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Date:	Thu, 18 Jan 2001 11:42:03 -0800 (PST)
From:	Linus Torvalds <torvalds@transmeta.com>
To:	Roman Zippel <zippel@fh-brandenburg.de>
Subject: Re: Is sendfile all that sexy?

On Thu, 18 Jan 2001, Roman Zippel wrote:
> > 
> > Not going to happen.
> device-to-device is not the same as disk-to-disk. A better example would
> be a streaming file server.

No, it wouldn't be.

[ Crystal ball mode: ON ]

It's too damn device-dependent, and it's not worth it. There's no way to
make it general with any current hardware, and there probably isn't going
to be for at least another decade or so. And because it's expensive and
slow to do even on a hardware level, it probably won't be done even then.

Which means that it will continue to be a pure localized hack for the
forseeable future.

Quite frankly, show me a setup where the network bandwidth is even _close_
to big enough that it would make sense to try to stream directly from the
disk? The only one I can think of is basically DoD-type installations with
big satellite pictures on a huge server, and gigabit ethernet everywhere.
Quite frankly, if that huge server is so borderline that it cannot handle
the double copy, the system administrators have big problems.

Streaming local video to disk? Sure, I can see that people might want
that. But if you can't see that people might want to _see_ it while they
are streaming, then you're missing a big part of the picture called
"psychology". So you'd still want to have a in-memory buffer for things
like that.

Come back to this in ten years, when devices and buses are smarter. MAYBE
they'll support it (but see later about why I don't think they will).
Today, you're living in a pipe dream. You can't practically do it with any
real devices of today - even when both parts support busmastering, they do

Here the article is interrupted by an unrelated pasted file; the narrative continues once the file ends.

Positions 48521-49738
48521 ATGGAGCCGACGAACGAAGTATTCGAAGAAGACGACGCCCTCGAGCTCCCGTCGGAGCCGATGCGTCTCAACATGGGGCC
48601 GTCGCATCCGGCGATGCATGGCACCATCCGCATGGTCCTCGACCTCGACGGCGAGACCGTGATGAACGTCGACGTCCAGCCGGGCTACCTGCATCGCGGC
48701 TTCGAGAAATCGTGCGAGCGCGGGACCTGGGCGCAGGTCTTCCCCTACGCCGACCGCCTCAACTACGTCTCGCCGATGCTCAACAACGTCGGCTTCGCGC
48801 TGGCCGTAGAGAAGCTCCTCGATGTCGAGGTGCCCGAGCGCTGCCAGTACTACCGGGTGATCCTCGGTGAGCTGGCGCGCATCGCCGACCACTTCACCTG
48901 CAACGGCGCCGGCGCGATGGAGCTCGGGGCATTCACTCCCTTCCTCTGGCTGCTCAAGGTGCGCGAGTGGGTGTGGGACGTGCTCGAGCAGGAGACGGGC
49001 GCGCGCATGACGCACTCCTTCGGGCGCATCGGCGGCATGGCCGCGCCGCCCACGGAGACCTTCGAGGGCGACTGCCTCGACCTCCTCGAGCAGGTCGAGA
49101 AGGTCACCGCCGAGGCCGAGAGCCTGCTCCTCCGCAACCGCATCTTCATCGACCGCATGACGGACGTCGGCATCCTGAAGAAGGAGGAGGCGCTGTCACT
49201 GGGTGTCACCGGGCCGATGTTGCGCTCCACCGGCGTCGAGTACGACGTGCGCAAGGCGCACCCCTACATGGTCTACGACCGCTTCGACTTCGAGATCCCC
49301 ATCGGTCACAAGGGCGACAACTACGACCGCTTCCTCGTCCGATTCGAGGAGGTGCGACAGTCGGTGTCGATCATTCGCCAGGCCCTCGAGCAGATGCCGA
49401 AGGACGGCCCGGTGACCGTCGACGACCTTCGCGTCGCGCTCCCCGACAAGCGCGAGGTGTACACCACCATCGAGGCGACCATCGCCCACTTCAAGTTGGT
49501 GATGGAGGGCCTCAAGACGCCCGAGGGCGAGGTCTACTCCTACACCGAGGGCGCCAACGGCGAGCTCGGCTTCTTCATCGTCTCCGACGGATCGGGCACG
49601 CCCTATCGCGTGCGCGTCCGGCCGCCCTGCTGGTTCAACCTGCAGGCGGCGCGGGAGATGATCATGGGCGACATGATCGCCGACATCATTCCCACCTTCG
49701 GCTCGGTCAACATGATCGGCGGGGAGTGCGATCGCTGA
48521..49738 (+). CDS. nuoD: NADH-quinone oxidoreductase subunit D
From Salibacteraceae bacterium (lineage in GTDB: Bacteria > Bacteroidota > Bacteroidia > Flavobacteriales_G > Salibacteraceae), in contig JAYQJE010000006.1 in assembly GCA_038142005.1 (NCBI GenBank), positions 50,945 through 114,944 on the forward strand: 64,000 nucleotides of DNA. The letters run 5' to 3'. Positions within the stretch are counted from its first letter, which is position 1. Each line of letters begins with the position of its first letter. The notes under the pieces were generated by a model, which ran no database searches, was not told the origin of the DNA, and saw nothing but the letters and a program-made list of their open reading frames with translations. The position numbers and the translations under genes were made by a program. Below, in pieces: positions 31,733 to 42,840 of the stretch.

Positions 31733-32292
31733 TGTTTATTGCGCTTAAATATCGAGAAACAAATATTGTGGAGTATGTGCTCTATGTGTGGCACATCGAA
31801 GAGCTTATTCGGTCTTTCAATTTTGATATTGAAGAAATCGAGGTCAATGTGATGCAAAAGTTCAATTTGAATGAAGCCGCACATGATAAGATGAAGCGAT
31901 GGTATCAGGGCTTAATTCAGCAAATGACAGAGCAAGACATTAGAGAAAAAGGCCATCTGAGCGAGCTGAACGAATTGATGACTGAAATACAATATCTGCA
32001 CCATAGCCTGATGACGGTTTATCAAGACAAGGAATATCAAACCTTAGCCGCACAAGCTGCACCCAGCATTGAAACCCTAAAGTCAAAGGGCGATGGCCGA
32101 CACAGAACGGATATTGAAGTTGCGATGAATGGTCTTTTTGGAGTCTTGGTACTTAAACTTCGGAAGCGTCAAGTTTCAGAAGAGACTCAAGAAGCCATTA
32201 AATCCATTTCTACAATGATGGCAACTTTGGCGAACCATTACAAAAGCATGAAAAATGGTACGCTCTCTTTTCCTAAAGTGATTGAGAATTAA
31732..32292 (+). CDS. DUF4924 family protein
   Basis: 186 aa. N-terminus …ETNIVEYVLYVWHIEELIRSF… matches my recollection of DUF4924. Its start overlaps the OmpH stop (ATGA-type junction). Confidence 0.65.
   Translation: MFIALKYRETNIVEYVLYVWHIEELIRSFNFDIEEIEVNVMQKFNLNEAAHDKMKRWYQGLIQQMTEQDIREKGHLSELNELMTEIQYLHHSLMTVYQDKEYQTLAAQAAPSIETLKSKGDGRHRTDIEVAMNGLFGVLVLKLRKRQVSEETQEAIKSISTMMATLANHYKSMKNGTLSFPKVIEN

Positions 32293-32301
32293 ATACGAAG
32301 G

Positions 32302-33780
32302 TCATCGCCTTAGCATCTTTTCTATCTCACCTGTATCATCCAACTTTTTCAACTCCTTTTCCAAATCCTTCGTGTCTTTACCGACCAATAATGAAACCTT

NOT tend to support "busmaster to the disk", or "busmaster from the disk".
I don't know of any disk interfaces that do that kind of interfaces
(they'd basically need to have some way to busmaster directly to the
controller caches, and do cache management in software. Can be done, but 
probably exposes more of the hardware than most people want to see),

Right now the only special case might be some very specific embedded
devices, things like routers, video recorders etc. And for them it would
be very much a special case, with special drivers and everything. This is
NOT a generic kernel issue, and we have not reached the point where it's
even worth it trying to design the interfaces for it yet.

An important point in interface design is to know when you don't know
enough. We do not have the internal interfaces for doing anything like
this, and I seriously doubt they'll be around soon.

And you have to realize that it's not at all a given that device protocols
will even move towards this kind of environment. It's equally likely that
device protocols in the future will be more memory-intensive, where the
basic protocol will all be "read from memory" and "write to memory", and
nobody will even have a notion of mapping memory into device space like
PCI kind of does now.

I haven't looked at what infiniband/NGIO etc spec out, but I'd actually be
surprised if they allow you to effectively short-circuit the IO networks
together. It is not an operation that lends itself well to a network
topology - it happens to work on PCI due to the traditional "shared bus"
kind of logic that PCI inherited. And even on PCI, there are just a LOT of
PCI bridges that apparently do not like seeing PCI-PCI transfers.

(Short and sweet: most hogh-performance people want point-to-point serial
line IO with no hops, because it's a known art to make that go fast.  No
general-case routing in hardware - if you want to go as fast as the
devices and the link can go, you just don't have time to route. Trying to
support device->device transfers easily slows down the _common_ case,
which is why I personally doubt it will even be supported 10-15 years from
now. Better hardware does NOT mean "more features").


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